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Illustration by Timothy Chiu

Florida Under DeSantis: Florida Principal Resigns After Showing Students Michelangelo’s David

A principal was forced to resign in Florida after a sixth-grade class was shown the statue of David. The Gazelle reports on how this came to be and the future of education in the state.

In Tallahassee, Florida, a principal was forced to resign last month after a parent complained that their sixth-graders were exposed to pornography, citing Michelangelo’s statue of David presented in a Renaissance art class as evidence.
Principal Hope Carrasquilla of Tallahassee Classical School said she was given an ultimatum by the school board to either resign or be fired. Albeit not given the cause, she believed it was related to the complaints.
Iconic in Western art history, David depicts the biblical hero who kills the giant Goliath. The class also discussed Michelangelo's "Creation of Adam" and Botticelli's "Birth of Venus," both of which include nudity. Besides the parent who complained, two others claimed that they wished to know about the class before the class was taught.
Barney Bishop III, chair of the school’s board, said that in previous years the school sent an advance notice to parents about showing David in class but did not continue this year, which he deemed a grave mistake. “Parental rights are supreme, and that means protecting the interests of all parents, whether it’s one, 10, 20 or 50”, Bishop told Tallahassee Democrat.
“Parents are entitled to know anytime their child is being taught a controversial topic and picture… Parents are the ones who are going to drive the education system here in Florida. The governor said that, and we’re with the governor”, said Bishop in an interview with Slate. He further added that showing David was not the only problem with the principal but rather one of many, claimed that the central issue is using the term “nonpornography” and “Don’t tell your parents” in the classroom by one of the teachers, and refuses to disclose the actual reason for pressing Principal Carrasquilla’s resignation.
In the Slate interview, Bishop refers to the DeSantis law that has made international headlines since the start of the year. In the past month, Florida Governor Ron DeSantis’ administration signed the controversial “Parental Rights in Education Act,” which, dubbed by opponents as the “Don’t Say Gay” law, bans public school teachers from instructing students on topics such as sexual orientation and gender identity. Initially banning such discussions in kindergarten through grade three or “in a manner that is not age-appropriate or developmentally appropriate for students in accordance with state standards,” the bill has the potential to be expanded to the final year of high school, with offending teachers facing the penalty of suspension or losing their teaching licenses. Put forth by the state Department of Education and facing the Board of Education vote on its proposed rule in April, the law does not need legislative approval to come into force. In addition, both the board and the department of education are headed by appointees of DeSantis, meaning the decision is unlikely to change.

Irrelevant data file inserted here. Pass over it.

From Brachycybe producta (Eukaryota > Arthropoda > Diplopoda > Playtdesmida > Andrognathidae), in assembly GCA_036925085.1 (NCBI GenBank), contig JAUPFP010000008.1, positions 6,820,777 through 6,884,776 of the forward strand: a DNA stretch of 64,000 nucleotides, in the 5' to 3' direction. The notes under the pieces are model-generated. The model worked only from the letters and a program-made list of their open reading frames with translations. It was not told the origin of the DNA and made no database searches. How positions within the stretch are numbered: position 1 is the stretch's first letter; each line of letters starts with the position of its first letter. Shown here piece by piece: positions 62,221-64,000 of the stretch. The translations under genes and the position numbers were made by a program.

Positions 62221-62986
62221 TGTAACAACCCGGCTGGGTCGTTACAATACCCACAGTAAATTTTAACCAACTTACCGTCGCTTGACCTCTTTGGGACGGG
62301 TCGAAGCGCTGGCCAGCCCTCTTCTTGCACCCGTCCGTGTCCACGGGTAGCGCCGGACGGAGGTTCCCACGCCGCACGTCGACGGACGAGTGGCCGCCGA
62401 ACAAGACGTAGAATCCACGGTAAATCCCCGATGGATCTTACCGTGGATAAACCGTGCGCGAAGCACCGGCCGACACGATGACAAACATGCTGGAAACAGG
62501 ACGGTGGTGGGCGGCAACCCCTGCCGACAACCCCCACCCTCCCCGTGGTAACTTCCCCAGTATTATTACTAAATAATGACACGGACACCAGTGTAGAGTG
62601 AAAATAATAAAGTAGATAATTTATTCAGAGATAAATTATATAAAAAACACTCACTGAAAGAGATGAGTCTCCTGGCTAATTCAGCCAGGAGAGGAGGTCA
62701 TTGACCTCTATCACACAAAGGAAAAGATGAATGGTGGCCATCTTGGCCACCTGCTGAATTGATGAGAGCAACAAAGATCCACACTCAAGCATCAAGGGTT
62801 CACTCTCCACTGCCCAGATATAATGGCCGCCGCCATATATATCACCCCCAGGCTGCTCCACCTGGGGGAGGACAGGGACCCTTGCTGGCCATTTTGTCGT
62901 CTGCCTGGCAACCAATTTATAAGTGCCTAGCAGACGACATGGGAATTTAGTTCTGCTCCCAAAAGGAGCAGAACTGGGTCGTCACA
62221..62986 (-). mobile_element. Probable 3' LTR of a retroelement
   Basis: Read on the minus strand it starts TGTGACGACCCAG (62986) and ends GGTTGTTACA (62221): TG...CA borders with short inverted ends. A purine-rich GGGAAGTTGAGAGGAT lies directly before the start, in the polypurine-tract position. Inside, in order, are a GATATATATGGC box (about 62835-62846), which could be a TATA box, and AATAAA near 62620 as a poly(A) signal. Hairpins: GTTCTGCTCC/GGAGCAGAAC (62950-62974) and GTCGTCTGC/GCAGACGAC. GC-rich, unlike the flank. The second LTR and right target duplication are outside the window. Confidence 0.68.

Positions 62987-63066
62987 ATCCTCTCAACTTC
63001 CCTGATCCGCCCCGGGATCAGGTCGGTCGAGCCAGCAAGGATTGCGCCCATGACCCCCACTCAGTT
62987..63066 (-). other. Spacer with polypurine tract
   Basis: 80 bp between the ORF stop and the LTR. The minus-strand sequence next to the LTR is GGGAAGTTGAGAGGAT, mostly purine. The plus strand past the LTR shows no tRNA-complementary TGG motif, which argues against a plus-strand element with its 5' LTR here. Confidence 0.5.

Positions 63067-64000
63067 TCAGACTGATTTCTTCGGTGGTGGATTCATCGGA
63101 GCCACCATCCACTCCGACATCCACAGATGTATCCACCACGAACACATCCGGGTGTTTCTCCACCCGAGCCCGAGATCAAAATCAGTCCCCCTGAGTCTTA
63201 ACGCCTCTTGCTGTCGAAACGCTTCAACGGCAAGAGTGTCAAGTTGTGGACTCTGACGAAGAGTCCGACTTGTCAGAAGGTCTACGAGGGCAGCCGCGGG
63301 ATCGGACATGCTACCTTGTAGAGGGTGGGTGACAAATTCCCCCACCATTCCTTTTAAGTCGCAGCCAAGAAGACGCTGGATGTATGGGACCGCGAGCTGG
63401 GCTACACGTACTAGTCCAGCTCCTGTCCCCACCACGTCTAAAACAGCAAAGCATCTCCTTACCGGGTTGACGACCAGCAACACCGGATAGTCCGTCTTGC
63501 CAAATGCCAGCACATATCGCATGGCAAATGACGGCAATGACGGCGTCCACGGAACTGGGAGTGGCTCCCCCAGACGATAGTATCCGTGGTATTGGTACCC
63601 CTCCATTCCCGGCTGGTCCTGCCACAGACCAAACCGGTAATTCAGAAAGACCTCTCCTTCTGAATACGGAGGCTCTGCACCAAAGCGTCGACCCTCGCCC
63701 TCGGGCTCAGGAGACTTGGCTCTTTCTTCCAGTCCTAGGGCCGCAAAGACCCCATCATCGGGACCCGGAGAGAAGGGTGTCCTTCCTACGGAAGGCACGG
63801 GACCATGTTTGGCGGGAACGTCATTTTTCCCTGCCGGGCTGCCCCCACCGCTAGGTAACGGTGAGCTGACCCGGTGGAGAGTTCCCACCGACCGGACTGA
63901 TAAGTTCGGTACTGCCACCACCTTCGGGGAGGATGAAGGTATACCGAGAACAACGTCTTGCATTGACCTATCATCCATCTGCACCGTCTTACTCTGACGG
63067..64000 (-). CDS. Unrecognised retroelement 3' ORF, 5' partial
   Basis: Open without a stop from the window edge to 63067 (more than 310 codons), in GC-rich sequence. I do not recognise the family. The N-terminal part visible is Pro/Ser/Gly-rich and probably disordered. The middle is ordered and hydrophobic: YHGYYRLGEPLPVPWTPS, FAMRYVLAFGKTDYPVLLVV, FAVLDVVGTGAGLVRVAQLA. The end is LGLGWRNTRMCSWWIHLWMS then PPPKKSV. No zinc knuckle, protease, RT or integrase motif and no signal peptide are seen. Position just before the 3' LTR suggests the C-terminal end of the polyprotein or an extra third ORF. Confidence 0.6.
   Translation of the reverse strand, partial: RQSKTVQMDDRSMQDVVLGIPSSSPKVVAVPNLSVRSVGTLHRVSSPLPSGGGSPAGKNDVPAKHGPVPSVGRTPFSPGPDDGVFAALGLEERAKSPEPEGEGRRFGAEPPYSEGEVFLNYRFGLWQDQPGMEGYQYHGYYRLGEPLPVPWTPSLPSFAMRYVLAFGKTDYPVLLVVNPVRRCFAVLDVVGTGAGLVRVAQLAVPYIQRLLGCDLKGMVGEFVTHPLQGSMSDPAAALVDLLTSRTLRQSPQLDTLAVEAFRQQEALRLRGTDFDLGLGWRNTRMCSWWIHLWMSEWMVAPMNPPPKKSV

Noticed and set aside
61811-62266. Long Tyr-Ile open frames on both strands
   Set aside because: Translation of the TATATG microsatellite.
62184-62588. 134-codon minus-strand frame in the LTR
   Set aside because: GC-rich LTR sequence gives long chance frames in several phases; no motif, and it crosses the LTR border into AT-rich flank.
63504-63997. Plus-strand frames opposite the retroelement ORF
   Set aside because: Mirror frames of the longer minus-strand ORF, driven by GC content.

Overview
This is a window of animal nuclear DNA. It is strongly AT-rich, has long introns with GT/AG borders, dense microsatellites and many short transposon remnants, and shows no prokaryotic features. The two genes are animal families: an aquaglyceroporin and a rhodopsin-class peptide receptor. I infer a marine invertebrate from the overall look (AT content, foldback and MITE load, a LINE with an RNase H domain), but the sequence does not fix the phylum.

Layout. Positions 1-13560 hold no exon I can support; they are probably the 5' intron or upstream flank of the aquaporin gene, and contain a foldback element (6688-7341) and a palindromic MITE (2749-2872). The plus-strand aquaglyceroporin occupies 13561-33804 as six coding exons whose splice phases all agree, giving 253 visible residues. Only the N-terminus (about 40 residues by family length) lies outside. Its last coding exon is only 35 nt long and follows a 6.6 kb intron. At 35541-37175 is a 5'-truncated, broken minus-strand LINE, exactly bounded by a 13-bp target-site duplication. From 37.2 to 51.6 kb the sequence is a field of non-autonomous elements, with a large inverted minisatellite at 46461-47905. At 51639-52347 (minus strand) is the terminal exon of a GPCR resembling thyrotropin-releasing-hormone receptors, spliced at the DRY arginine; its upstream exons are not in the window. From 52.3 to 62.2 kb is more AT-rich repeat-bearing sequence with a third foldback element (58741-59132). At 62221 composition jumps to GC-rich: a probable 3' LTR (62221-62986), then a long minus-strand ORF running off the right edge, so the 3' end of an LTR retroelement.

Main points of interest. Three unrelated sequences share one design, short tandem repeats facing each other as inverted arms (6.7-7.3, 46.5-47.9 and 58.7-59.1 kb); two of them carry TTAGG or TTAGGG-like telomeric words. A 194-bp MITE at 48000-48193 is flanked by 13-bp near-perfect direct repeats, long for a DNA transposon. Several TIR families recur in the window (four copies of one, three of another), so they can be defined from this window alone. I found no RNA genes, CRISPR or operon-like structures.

Having privately declared his ambition for the 2024 presidential run, DeSantis has passed numerous laws targeting what he sees as the liberal democratic “woke,” including the Individual Freedom Act, commonly known as the Stop Wrongs to Our Kids and Employees (WOKE) Act which restricted race-based conversations in schools and businesses; a law banning abortion after 15 weeks; and new congressional maps that eradicated two African American voting districts. On his re-election celebration as the governor of Florida, he claimed “Florida is where woke goes to die!”
In response, students in colleges in Florida have organized walkouts and pledges, with some holding up signs across universities that advocate for trans and LGBTQ+ rights, entreating the DeSantis administration to “restore diversity, equity and inclusion initiatives in colleges and universities.”
Galleria dell’Accademia, which holds Michelangelo’s David, furthermore, has invited the board of a Florida Christian charter school to visit after Carrasquilla’s resignation amassed international attention. Cecilie Hollberg, director of the Florence museum, told Associated Press that “To think that David could be pornographic means truly not understanding the contents of the Bible, not understanding western culture and not understanding Renaissance art.”
Tallahassee Democrat, at last, reported on the first board meeting of Tallahassee Calsscial School on March 27 after news of Carrasquilla’s resignation travelled the globe, with most speakers — parents and teachers were both invited to the meeting — criticizing the board and calling for Bishop’s resignation during public comment, who reiterated his point of parents’ supreme rights. "What is wrong with notifying parents in advance that an upcoming topic might be seen as somewhat controversial, leaving it to the parent to decide not whether we teach it, but rather that their child is present during that lesson?" asked one of the teachers.
Zhiyu Lindy Luo is Senior News Editor. Email her at
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